Thursday, April 28, 2011

33 REVOLUTIONS PER MINUTE A History of Protest Songs, From Billie Holiday to Green Day

33 REVOLUTIONS PER MINUTE:  A History of Protest Songs, From Billie Holiday to Green Day has been ordered for the Conservatory Library collection.  Until it arrives, read the review!

New York Times Review:

“It is a short walk,” Vladimir Nabokov said, speaking of writers and critics, “from the hallelujah to the hoot.” It’s an especially short walk if you’re a pop singer who’s written a less-than-electric protest song. Think of Michael Jackson and “Earth Song,” or 4 Non Blondes and “What’s Up,” or Sting and “Russians.” Each of them, along with “We Are the World,” will be in heavy rotation on the Pandora channel in hell. 

The lively British rock critic Dorian Lynskey — he writes for The Guardian, among other publications — spends some time in his new book, “33 Revolutions Per Minute,” chewing over why most protest songs are heaped with scorn. They can be “didactic, crass or plain boring,” he writes. Those who warble them onstage can seem “shrill or annoying or egotistical.”  Read More

Madame White Snake by Zhou Long awarded 2011 Pulitzer Prize

Madame White Snake by Zhou Long has been awarded the 2011 Pulitzer Prize in Music. Madame White Snake, which premiered on February 26, 2010, by the Boston Opera at the Cutler Majestic Theatre, was described by the jury as "a deeply expressive opera that draws on a Chinese folk tale to blend the musical traditions of the East and the West."  Read More

Thursday, April 21, 2011

Ella Fitzgerald... SCAT like a scat cat

June 22, 1969 jazz vocalist Ella Fitzgerald with accompaniment by Ed Thigpen on drums, Frank de la Rosa on bass, and Tommy Flanagan on piano.  Enjoy!

[brought to you by Joe Hauer]

Friday, April 15, 2011

Click to Play: A Workshop on Streamed Video Resources in the Con Library

Click to Play: A Workshop on Streamed Video Resources in the Con Library

Featuring clips of a conversation with Steve Reich; African Cross Rhythms; Louis Armstrong live in Australia; and the 2009 Glyndebourne production of The Fairy Queen.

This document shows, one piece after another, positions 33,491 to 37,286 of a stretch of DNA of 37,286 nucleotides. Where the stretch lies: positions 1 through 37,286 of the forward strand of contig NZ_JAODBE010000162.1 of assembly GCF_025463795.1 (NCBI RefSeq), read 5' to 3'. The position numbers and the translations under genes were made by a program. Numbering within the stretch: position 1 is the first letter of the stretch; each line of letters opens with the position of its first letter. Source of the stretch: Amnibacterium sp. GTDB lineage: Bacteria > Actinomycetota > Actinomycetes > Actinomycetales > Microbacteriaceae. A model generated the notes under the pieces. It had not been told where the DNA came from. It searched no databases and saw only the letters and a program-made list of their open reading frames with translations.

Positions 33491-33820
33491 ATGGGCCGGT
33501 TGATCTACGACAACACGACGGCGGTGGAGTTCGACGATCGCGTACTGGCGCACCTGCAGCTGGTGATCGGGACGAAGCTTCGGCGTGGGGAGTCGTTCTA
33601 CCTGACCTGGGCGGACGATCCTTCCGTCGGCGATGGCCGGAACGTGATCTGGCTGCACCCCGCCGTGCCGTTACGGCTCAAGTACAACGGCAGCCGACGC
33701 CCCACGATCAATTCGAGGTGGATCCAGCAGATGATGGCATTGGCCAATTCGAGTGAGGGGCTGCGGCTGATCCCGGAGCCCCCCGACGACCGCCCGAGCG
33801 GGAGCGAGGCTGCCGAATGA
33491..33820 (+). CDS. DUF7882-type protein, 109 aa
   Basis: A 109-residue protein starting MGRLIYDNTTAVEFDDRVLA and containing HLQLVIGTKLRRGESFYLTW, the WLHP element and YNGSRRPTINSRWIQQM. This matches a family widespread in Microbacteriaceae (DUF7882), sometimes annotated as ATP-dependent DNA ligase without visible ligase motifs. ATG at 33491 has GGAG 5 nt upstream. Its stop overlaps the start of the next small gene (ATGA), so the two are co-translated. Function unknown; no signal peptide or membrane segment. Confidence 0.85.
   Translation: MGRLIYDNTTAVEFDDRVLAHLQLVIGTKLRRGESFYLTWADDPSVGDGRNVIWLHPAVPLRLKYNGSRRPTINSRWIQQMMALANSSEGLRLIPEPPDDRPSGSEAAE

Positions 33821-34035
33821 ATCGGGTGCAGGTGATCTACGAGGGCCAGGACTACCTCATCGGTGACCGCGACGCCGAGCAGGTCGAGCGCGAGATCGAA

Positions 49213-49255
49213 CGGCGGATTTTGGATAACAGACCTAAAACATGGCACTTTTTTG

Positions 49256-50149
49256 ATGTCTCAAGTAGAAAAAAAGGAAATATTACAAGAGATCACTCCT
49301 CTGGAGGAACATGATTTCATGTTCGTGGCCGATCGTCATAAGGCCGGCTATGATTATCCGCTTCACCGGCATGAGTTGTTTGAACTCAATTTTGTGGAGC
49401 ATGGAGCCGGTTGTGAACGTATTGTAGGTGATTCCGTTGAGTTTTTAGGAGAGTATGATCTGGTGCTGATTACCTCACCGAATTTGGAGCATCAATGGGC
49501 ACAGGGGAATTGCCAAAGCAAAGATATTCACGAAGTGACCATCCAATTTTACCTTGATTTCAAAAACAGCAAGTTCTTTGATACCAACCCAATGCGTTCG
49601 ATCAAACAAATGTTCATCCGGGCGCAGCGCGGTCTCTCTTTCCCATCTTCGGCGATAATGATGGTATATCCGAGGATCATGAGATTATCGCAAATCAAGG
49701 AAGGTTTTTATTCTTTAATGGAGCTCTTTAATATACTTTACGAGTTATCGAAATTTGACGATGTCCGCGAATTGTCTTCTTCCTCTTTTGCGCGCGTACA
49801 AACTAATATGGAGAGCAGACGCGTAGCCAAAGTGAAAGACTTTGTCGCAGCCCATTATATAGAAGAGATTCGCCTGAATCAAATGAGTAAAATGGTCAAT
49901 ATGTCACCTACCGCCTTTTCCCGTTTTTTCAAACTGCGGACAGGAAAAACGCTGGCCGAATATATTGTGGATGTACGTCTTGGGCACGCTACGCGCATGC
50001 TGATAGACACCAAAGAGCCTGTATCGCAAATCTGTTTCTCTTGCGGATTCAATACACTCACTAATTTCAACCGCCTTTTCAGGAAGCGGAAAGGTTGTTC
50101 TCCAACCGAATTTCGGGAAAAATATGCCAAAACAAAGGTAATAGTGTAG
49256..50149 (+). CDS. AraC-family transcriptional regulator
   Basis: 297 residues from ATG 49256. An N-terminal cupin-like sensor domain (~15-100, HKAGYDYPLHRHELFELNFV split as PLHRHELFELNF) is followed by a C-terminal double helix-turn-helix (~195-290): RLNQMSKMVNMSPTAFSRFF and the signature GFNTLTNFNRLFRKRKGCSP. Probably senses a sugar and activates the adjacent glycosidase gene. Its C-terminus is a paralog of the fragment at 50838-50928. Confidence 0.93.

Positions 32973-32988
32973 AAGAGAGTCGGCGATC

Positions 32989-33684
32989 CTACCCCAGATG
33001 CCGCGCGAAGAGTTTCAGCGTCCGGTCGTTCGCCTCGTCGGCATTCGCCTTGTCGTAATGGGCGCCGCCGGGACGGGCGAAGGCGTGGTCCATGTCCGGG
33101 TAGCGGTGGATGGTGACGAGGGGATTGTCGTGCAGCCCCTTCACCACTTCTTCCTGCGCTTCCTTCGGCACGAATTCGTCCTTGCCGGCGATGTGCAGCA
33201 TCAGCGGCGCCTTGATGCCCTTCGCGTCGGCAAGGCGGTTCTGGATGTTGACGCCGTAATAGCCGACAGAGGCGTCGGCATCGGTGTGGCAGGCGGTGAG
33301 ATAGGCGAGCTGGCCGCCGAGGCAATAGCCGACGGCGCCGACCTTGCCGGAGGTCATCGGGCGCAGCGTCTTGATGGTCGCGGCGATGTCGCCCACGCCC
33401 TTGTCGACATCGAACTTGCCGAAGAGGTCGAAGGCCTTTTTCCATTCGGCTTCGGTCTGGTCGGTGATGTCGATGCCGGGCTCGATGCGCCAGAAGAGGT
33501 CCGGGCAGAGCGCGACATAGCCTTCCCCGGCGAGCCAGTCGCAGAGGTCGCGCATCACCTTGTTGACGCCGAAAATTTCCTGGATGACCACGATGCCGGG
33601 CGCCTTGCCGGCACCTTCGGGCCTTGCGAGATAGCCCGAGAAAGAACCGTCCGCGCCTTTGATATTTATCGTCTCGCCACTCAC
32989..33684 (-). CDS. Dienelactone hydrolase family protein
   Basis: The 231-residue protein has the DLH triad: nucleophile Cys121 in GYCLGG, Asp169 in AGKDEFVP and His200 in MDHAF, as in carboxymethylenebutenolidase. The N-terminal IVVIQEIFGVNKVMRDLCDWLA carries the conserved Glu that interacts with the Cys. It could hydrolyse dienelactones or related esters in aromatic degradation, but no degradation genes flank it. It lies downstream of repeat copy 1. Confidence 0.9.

Wednesday, April 20th 11-11:45 or 3-3:45
Conservatory Library Electronic Classroom

Thursday, April 14, 2011

CSO Music Director Riccardo Muti on Life, “the accident,” and Mortality

Even from across the hall, Riccardo Muti is beaming. He has just completed his first Chicago Symphony Orchestra rehearsal since what Muti himself has come to call “the accident,” and players and music director alike are virtually euphoric.

CSO president Deborah Rutter looks the happiest I have seen her since Muti arrived here last fall. One longtime player passing by whispers to me, “We are on cloud nine.” If things kept going the way they were before Muti, he adds, “this orchestra would have been in ruins.” Concertmaster Robert Chen walks by flashing an ear-to-ear smile.

Muti is childlike and playful enough that he even warmly greets me, a reporter, by placing his hands on my cheeks and patting them much as Neapolitans do to young children. Read More

Thursday, April 7, 2011

Bach’s ‘Jesu, Joy of Man’s Desiring’ As Played by a Wooden Staircase

Watch this three-minute ad for a Japanese cell phone, shot in the woods near Kyushu, Japan. According to the designer, no additional music was added — what you hear is just the sound of a ball, a long wooden xylophone, and gravity.

Tuesday, April 5, 2011

Carrot Pan-flute "Moon On The Ruined Castle"

This is quite amazing and amusing - enjoy!!  Watch here
The musician has several vegetable instrument videos on YouTube, including A Carrot Ocarina Trio:Lightly Row
 and Mini Pumpkin Ocarina:Klaviersonate Nr.11 A-dur K.331

Friday, April 1, 2011

Breaking news: Puccini's long-lost "Australian" opera surfaces

The monumental discovery of an unfinished score reveals a composer fascinated with the exoticism of the land down under.

The manuscript of a previously unknown, incomplete opera has been authenticated as the work of Giacomo Puccini, Italian music scholars announced yesterday. And even more startling: it’s set in Australia.

La Condannata, meaning "The Condemned One" or "The Convict", has been unearthed more than a century after it was penned. Written in the composer's hand, the score was found sewn into the original upholstery of an item of furniture at the Museo Villa Puccini in Torre del Lago, the picturesque town where the maestro spent his days from 1891 onwards. The remarkable discovery was made when the seating upholstery was being restored last month.  Read more